The polls lately have been discouraging but this new one is more discouraging than most, just because of where it comes from. There’s always a chance that pollsters are undercounting Republican voters in California the same way they undercounted Republicans in national presidential surveys last year. And if they are, that’s a big deal since Gavin Newsom is only a bit north of 50 percent right now. If the pros underestimate GOP strength by five points in this election a la last November, Newsom will be recalled and Larry Elder will be the next governor of California.
One firm that’s become famous for *not* undercounting Republicans, though, is Trafalgar. And their new one not only has Newsom up double digits but with a bigger lead than he had a week ago. The trend here is the same as in other surveys, away from recalling him.
At the end of August Trafalgar saw it 52/44 in favor of keeping Newsom. Today:
The good news for Elder is that he’s running away with the “Who should replace Newsom?” question with 32 percent of the vote, more than twice what the second-place candidate has. He’ll become governor if the GOP can get to 50.1 percent on the recall question, but the odds of that are getting longer. Interestingly, Trafalgar’s estimate of partisan turnout has Democrats at 48 percent versus Republicans at 26 percent; that’s surprising because last year’s presidential exit polls had Democrats at 50 percent of the electorate and Republicans at 30 percent. Dems are closer to replicating last year’s turnout than GOPers are, which isn’t what you’d expect in an election where all of the energy is supposed to be on the pro-recall side.
Maybe some California conservatives who identified as Republican last year have shifted into the independent column since?
Whatever the explanation, Newsom has now opened up a double-digit lead in FiveThirtyEight’s poll average for the first time since mid-July:
It’s worth noting that only once has the pro-recall position topped 50 percent in any poll. That was SurveyUSA back in early August and their more recent data had “do not recall” back in front by eight. Maybe that one outlier created a perception that Newsom was in deep trouble when in reality he never actually was.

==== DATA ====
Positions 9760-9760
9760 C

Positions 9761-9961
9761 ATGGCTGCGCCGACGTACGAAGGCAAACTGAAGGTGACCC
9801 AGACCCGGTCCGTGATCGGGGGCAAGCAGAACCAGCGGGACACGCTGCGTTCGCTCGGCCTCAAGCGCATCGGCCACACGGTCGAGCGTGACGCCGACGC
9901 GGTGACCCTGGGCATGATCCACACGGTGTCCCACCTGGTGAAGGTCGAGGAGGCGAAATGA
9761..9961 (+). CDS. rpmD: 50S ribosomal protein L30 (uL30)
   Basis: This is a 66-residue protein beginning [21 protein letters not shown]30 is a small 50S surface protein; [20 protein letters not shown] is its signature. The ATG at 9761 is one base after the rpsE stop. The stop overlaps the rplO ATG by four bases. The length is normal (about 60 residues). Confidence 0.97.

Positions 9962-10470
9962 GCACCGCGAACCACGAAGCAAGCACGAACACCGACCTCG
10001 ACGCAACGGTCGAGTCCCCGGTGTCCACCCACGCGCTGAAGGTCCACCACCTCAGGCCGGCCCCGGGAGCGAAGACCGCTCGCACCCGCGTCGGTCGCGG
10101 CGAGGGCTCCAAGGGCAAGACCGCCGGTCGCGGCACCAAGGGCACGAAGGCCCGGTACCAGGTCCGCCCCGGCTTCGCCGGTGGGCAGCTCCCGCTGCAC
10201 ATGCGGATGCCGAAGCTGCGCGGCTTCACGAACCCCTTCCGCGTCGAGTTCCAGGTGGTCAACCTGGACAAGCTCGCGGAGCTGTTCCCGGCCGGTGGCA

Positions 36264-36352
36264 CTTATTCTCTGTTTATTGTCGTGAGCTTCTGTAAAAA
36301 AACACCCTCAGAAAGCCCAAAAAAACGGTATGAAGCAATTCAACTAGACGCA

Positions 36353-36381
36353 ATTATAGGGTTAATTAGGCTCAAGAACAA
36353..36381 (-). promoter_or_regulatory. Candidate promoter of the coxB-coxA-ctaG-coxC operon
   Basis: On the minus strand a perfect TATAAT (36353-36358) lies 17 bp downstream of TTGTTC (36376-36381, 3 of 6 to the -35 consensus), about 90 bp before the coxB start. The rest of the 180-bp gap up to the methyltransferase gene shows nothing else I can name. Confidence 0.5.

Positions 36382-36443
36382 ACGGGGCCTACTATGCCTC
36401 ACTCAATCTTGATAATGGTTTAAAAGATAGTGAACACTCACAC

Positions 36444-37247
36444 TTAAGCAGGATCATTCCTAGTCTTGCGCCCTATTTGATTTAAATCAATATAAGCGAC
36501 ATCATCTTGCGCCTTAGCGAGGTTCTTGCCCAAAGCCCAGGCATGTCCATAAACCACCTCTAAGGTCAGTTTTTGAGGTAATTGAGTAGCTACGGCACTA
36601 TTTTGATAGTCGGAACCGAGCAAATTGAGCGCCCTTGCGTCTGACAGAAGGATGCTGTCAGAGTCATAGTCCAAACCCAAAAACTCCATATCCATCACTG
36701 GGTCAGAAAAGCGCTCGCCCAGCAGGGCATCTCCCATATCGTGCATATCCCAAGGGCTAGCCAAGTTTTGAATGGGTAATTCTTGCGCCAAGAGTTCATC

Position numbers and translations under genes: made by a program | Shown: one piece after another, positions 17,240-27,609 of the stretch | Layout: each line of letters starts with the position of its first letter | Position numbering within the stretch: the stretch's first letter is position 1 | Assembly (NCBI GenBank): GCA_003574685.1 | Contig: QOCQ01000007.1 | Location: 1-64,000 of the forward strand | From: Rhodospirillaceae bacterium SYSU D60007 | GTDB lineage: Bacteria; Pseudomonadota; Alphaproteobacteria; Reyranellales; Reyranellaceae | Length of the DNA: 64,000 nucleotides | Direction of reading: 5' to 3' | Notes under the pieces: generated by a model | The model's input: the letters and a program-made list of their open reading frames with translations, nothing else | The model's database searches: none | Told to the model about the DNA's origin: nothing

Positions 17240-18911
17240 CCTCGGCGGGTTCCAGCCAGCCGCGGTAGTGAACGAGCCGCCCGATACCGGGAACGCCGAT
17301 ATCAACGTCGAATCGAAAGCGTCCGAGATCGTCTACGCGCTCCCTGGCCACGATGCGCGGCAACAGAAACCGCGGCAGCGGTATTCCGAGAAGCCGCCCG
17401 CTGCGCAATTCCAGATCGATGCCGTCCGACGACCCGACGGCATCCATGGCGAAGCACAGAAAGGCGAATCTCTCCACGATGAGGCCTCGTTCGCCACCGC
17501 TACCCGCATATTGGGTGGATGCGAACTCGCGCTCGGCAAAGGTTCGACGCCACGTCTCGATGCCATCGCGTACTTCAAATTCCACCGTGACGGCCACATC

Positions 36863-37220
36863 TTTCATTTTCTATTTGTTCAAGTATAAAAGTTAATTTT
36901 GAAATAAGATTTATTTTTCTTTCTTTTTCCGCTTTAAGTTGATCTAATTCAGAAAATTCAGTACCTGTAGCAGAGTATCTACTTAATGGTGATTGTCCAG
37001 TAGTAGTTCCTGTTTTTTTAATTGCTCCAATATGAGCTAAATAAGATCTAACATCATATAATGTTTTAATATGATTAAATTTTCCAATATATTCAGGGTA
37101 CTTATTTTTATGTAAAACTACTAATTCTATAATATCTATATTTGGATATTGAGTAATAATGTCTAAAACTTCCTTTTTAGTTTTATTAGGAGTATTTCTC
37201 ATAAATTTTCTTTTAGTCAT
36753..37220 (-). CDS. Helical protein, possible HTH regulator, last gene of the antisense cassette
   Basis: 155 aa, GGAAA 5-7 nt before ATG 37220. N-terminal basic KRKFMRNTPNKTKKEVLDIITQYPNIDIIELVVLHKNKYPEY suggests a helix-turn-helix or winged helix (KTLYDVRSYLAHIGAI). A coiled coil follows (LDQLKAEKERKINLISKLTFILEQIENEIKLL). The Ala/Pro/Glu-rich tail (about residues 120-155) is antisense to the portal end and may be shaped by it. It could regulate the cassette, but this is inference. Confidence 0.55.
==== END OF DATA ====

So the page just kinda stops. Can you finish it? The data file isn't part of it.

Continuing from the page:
The GOP has another problem. Thanks to Trump’s self-sabotaging campaign against mail-in ballots last year, some Republican voters remain wary of voting that way. Insofar as there’s any lingering resistance to that method among the base, the pro-recall faction may see lower-than-expected turnout. Republicans are scrambling to do something about it:
California Republicans will launch a campaign on Friday to convince conservatives to trust the state’s mail-in balloting system, hoping to boost turnout in the election to recall Democratic Governor Gavin Newsom, party officials said…
The state party’s new campaign will acknowledge concerns about election integrity while also seeking to convince Republican voters they can trust the system, party leaders said. U.S. House Republican leader Kevin McCarthy will be featured in an upcoming video urging people to vote…
The first two videos emphasize the party’s election integrity plan, which involves increasing poll watchers, hiring election lawyers and asking voters to report any irregularities. Then the speakers pivot to urging voters to cast their ballots.
It wouldn’t be the first time the GOP has blown a winnable election because Trump foolishly convinced his voters not to trust the system.
My theory on Newsom’s polling surge is that it’s a combination of COVID leveling off in California at an opportune moment and Newsom being gifted with a prominent foil in Elder. But he and his party are also working hard to nationalize the race, bringing in out-of-state pols like Elizabeth Warren and Amy Klobuchar to try to grab Democrats’ attention. All that stands between Newsom and an easy win is tepid Democratic engagement; he can’t get California Dems excited by running on his record but he can get them motivated by having Warren tell locals to “send a message” to Republicans across the country who want to ban abortion by handing Newsom a resounding triumph.
Kamala Harris is headed to the state to campaign for him today, by the way. As a Twitter pal said this morning, given his polling surge and her dismal performance as VP, it’s not clear if she’s supposed to be boosting him or if he’s supposed to be boosting her.